This class will focus on basic drawing techniques, such as contour drawing, negative space drawing, perspective, value studies, line techniques, and much more, to allow students to greatly improve their drawing skills. We will work from still-life setups and photo reference. We will use pencils and charcoal. There is a $10 supply charge, due the first day of class, or you can bring your own supplies. (Class is limited to 20.)

3. THE ISRAEL-ARAB CONFLICT – Rabbi David Berkman
This Middle East conflict has proven to be one of the most stubborn and complex international problems on the world stage today. In this course, we will look to the conflict’s origins in the rise of the nation state, the wars that it generated, and why peace remains so elusive. We will also examine sociological and cultural differences between Israeli and Palestinian communities as well as commonalities in their respective historical narratives. The class will be taught from a non-biased, historical perspective. NEW!

The Five Books of Moses (Pentateuch or Torah) and the Psalms are the most well known books of the Hebrew Bible. However, five books still read from scrolls (Ruth, Song of Songs, Ecclesiastes, Lamentations, and Esther,) and also Daniel are among the most fascinating of all. We will read some text and have discussions that will illuminate these less familiar but important books. Bring a Bible with modern translations to class. NEW!


Mike Rossi

(See Session 2A, Period 1.)

SESSION 2B – PERIOD 2: 11:30 a.m. – 12:45 p.m.

1. PHILIP ROTH LOOKS AT THE 1950s – Arthur Aldrich
Roth, one of the leading social critics and commentators of this century, looks at the 1950s, the formative years in American culture. We will reprise his films, interviews, and stories that emerged from this period and show the influence of his family and neighborhood background in Newark, NJ. NEW!

Each day this course will take students on an artistic journey through a different country. We will travel to France, Italy, Greece, The Netherlands, Spain, and the UK. We will discuss the most important sites of art and architecture in each place. This is great for planning a future trip or reliving a past one. NEW!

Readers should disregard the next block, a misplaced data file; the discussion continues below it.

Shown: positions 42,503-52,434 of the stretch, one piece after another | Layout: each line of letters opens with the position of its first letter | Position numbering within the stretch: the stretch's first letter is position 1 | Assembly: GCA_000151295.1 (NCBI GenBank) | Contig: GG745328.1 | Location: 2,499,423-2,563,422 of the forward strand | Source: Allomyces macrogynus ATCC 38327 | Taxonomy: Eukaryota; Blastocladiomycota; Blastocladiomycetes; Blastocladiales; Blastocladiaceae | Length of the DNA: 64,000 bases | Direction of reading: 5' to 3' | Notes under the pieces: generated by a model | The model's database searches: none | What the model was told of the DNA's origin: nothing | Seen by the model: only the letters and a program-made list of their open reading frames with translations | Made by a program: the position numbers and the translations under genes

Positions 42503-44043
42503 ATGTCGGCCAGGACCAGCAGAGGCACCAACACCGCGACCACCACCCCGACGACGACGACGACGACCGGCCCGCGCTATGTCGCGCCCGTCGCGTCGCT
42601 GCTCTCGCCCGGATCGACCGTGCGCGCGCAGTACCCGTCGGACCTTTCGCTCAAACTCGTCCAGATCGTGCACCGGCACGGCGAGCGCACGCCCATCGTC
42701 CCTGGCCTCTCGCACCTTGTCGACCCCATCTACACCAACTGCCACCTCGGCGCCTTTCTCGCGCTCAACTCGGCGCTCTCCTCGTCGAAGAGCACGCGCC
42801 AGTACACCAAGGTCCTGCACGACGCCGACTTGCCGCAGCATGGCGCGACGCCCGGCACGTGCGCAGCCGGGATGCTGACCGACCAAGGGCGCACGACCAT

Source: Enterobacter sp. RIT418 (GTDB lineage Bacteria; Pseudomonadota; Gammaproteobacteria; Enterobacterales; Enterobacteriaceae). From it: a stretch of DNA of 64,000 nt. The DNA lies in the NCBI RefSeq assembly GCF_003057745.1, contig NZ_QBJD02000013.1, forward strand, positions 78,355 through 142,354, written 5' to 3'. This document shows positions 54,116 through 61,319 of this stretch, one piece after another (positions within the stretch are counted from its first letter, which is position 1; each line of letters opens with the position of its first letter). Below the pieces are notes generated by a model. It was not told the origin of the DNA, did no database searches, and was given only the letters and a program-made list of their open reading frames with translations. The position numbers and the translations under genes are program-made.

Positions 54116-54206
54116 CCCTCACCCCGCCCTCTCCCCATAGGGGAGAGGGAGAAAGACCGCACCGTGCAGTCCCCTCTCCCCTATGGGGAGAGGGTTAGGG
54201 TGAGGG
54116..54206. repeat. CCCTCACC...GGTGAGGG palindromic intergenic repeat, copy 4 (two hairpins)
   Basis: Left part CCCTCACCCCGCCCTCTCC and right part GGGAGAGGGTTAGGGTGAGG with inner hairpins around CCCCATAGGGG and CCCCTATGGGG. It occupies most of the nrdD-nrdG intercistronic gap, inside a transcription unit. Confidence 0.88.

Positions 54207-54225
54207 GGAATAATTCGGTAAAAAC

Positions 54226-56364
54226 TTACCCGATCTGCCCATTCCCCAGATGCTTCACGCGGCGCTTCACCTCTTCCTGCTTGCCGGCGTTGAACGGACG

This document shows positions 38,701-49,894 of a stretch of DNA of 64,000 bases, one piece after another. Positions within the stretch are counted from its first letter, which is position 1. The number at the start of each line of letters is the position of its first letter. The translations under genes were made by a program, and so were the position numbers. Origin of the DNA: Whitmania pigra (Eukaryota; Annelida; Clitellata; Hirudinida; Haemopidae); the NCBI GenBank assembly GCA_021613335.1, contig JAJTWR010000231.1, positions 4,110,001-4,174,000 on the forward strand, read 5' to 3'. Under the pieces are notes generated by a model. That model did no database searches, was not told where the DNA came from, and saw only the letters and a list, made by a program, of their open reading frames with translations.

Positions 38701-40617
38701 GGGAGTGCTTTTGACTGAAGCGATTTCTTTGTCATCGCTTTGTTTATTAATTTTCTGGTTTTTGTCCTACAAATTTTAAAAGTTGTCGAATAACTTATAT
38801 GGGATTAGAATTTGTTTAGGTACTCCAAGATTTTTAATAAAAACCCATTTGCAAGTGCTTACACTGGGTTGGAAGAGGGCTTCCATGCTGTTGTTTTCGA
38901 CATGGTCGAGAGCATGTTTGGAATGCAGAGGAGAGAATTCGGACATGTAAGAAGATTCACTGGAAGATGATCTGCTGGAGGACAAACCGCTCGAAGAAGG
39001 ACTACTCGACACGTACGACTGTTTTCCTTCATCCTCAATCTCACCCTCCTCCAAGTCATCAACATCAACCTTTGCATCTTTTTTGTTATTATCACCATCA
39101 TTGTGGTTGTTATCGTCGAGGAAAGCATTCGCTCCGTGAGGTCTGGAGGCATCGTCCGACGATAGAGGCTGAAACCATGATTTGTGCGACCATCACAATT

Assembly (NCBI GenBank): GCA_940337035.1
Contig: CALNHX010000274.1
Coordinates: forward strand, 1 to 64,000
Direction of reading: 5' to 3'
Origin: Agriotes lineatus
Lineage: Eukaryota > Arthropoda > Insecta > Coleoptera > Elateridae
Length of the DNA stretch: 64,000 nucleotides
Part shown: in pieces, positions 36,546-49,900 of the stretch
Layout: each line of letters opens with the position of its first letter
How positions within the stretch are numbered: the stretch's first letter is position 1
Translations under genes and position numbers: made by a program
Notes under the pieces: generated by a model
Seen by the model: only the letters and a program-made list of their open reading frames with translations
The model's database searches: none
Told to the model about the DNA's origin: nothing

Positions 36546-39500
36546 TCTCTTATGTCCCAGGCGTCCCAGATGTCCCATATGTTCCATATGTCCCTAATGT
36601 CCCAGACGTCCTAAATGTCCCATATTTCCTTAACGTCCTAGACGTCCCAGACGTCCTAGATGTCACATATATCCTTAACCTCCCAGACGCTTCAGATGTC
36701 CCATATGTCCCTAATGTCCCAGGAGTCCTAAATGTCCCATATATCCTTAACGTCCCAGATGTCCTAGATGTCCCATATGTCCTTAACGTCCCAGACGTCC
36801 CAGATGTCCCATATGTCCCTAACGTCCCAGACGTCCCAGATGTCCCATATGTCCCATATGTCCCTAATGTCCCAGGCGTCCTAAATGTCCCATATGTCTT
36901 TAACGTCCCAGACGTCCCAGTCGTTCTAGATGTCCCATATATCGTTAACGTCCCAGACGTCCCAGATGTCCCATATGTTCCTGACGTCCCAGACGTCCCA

3. SCIENCE IN THE NEWS – Dr. Marty O. Cohen
Every day, new and exciting discoveries and developments in the various fields of science are announced. In this course, the prior week’s most important scientific news items will be presented to the class and discussed. Feedback from students is encouraged. NEW!

4. THE CHERNOBYL DISASTER AND MORE – Dr. Philip Goldberg Chernobyl, nuclear energy, fission, fusion, global warming, plutonium, radioactive isotopes, Fukushima, ozone layer. Let’s make sense of it all. NEW!

5. LEGAL EASE: THE BAR ASSOCIATION TALKS – Nancy Low-Hogan and colleagues
Hear from several different local attorneys on various aspects of the law, including Criminal Law, Professional Malpractice and Estate Planning. Each class will feature a different attorney with expertise in his/her area of law. Attorneys will share legal insights and real-life stories. NEW!

LUNCHTIME 12:45 – 1:15 p.m.


SESSION 2B – PERIOD 3: 1:15 – 2:30 p.m.


Jim Levey

In the past 67 years, China has made a phenomenal transformation through a careful blend of capitalism and a centrally planned economy. China’s 2025 technology program and the “One Belt, One Road” initiative underscores her ambitions for hegemony. Yet, as China takes its place in the modern world, it faces immense difficulties. We will examine China’s past, from ancient times onward, and explore its history, philosophies, and traditions to try to understand the underlying forces that explain China today. (This course, closed out in the spring semester, is being offered again.)

2. BODY STRETCHING – Charlese Randolph
In this course, we will discuss the benefits of stretching regularly for physical, mental, and physiological health. We will explore seated and standing stretches in each class. Wear comfortable clothing and sneakers and bring water for each session.

To encounter the philosophy of Martin Buber (1878-1965) is to experience the enduring power of his revolutionary concepts of I-and-Thou, Dialogue, and the realm of the “Interhuman.” Special topics will include: I-Thou vs I-it; the holiness of the everyday; Buber vs Gandhi and ML King on the pursuit of peace; and Buber’s spiritual socialism (face-to-face community vs capitalism). NEW!

This course for women offers a restorative journey into their presence for themselves and others. We will use contemplation, sensing and movement exercises, unconditional presence, and sitting in a circle to inspire awareness and compassion. We’ll